Meth Lab Cleanup
Information for Contractors
On this page:
FAQs from Contractors:
MDH does not qualify, license, nor certify companies to conduct cleanup of meth labs. Meth lab sites are considered to be hazardous waste sites under the Code of Federal Regulations (CFR) 1910.120. Contractors are responsible for knowing and following the requirements set forth by CFR 1910.120.
The list of contractor requirements maintained in the Cleanup Guidance is not an all-inclusive list, and is intended as an aid for those who may not be familiar with CFR 1910.120. It does provide a general idea of the required training and programs that a contractor will need in place to be qualified to perform meth lab remediation:
- Project Manager trained as a Professional Engineer, Certified Industrial Hygienist, Certified Safety Planner, or Certified Hazardous Materials Manager
- OSHA Hazardous Waste Operations and Emergency Response (HAZWOPER) training – 40 hours for managers, 24 hours for other site workers
- Safety and health program and associated employee training
- Personal protective equipment program
- Spill containment program
- Health hazard monitoring procedures and techniques
- Other additional requirements set forth by DFR 1910.120
For more information and to see the rest of the guide to the contractor requirements, see Cleanup Guidance, Appendix B.
If you meet the requirements and would like to be listed on the Meth Lab Program website, send a letter to MDH and include information about the following:
- The fact that your company meets the requirements of CFR 1920.120 and has the appropriate safety programs in place.
- The name of the certified laboratory which you have contracted with for analysis. Analytic laboratories include those certified by the Minnesota Department of Health Public Health Laboratory, and equivalent state certification program from another state, or the US Environmental Protection Agency.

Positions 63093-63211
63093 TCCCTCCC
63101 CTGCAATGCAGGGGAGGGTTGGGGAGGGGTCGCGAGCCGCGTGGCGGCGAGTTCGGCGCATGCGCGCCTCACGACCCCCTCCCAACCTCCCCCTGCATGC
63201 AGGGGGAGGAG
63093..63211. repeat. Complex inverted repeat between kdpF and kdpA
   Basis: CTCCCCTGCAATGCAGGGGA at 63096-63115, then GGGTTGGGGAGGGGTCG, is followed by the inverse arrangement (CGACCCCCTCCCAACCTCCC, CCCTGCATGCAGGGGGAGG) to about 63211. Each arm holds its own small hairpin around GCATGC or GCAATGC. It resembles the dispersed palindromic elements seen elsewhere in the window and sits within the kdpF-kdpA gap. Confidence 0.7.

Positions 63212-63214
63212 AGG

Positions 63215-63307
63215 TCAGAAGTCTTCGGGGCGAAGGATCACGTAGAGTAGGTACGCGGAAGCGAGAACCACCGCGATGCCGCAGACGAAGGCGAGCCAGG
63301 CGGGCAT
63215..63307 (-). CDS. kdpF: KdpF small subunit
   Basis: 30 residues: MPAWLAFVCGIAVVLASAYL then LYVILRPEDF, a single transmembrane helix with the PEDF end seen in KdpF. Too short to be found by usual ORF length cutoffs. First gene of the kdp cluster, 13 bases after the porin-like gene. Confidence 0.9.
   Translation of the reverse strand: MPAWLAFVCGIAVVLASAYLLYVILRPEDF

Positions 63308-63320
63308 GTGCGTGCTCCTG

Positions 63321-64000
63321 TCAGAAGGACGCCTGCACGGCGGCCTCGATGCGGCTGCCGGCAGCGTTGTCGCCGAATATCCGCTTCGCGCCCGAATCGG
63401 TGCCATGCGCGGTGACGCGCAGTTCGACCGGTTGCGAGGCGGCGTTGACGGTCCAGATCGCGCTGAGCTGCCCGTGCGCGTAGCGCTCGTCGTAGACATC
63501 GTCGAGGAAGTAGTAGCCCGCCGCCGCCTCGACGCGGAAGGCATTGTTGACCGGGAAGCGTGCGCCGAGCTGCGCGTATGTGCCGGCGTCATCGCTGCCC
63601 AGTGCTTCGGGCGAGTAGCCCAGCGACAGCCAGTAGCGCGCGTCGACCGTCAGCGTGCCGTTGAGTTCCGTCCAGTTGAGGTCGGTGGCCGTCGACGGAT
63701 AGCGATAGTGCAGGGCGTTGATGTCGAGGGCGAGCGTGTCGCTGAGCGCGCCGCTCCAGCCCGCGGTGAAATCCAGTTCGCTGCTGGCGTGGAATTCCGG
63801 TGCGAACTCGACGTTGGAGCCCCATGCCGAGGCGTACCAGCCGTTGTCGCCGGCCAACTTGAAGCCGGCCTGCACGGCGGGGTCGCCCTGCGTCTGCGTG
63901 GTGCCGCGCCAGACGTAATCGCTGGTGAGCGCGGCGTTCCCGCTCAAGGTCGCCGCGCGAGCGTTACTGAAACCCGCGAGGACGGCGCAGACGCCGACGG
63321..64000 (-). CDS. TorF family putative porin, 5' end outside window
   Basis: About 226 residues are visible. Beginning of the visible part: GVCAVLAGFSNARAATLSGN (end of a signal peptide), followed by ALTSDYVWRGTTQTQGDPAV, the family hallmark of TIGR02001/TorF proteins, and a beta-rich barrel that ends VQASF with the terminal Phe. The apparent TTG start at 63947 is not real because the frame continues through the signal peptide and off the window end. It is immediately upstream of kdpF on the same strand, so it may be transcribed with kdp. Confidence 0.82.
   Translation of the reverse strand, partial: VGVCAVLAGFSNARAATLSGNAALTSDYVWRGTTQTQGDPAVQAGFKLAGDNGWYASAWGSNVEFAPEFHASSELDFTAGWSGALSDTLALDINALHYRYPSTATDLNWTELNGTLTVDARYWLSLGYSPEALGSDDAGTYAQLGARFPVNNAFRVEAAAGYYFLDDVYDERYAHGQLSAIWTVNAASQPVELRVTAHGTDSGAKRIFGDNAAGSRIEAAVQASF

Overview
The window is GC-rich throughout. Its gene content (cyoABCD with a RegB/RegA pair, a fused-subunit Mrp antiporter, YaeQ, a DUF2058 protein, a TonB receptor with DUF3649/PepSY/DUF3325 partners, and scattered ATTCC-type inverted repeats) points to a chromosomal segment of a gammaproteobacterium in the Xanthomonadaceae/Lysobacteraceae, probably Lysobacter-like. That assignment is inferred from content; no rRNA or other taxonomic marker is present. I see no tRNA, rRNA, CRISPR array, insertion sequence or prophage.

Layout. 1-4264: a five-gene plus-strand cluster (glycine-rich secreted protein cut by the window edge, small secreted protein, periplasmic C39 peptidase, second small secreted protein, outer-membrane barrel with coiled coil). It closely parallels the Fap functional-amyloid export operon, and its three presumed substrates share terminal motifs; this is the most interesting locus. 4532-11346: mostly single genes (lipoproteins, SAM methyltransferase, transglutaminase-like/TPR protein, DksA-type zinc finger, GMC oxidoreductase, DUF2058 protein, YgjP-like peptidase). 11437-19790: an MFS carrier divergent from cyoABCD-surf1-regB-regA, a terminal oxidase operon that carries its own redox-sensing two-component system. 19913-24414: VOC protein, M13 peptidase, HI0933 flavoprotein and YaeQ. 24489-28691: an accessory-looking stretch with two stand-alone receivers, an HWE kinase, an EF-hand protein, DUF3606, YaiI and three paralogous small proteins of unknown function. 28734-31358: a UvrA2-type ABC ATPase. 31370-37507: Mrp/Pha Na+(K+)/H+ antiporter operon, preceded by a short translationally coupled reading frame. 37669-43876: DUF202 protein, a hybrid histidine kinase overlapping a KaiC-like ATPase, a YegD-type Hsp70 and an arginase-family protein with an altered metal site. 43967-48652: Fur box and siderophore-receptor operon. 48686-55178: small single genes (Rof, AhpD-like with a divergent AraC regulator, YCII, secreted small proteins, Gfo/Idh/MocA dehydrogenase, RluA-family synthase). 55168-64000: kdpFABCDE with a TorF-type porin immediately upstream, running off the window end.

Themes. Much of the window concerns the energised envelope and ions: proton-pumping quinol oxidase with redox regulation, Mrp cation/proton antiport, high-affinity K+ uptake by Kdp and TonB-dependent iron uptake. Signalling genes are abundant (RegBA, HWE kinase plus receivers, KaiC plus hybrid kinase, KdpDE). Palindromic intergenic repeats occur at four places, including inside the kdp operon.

- The name of the vendor your company has a contract with for hazardous waste disposal.
Include your company contact information for posting on the contractor list on MDH's website.
Send the letter to:
Minnesota Department of Health
Environmental Health Division
Meth Lab Program
PO Box 64975
St. Paul, MN 55164-0975
Contractors work for property owners and with local authorities to assess, sample, clean, and dispose of wastes and materials removed from the property.
Contractors should understand and complete remediation according to the guidance and under oversight of the local authority.
The Contractors' Report is recommended for use to document their work to the extent required by the local authority.
What is the difference between a “Gross Chemical Removal” and “Remediation”?
Gross chemical removal is the process in which a Drug Enforcement Administration contractor will remove the jars and packages of chemicals, drug paraphernalia, and other illegal items. Remediation is the process of removing the residue and waste from the meth lab. The residue and waste is left after the gross chemical removal is done. This residue is on the surfaces of the property including walls, floors, carpets, clothes and curtains. A property that has had only a gross chemical removal is not fit for habitation. A property that has been remediated should be safe for occupants.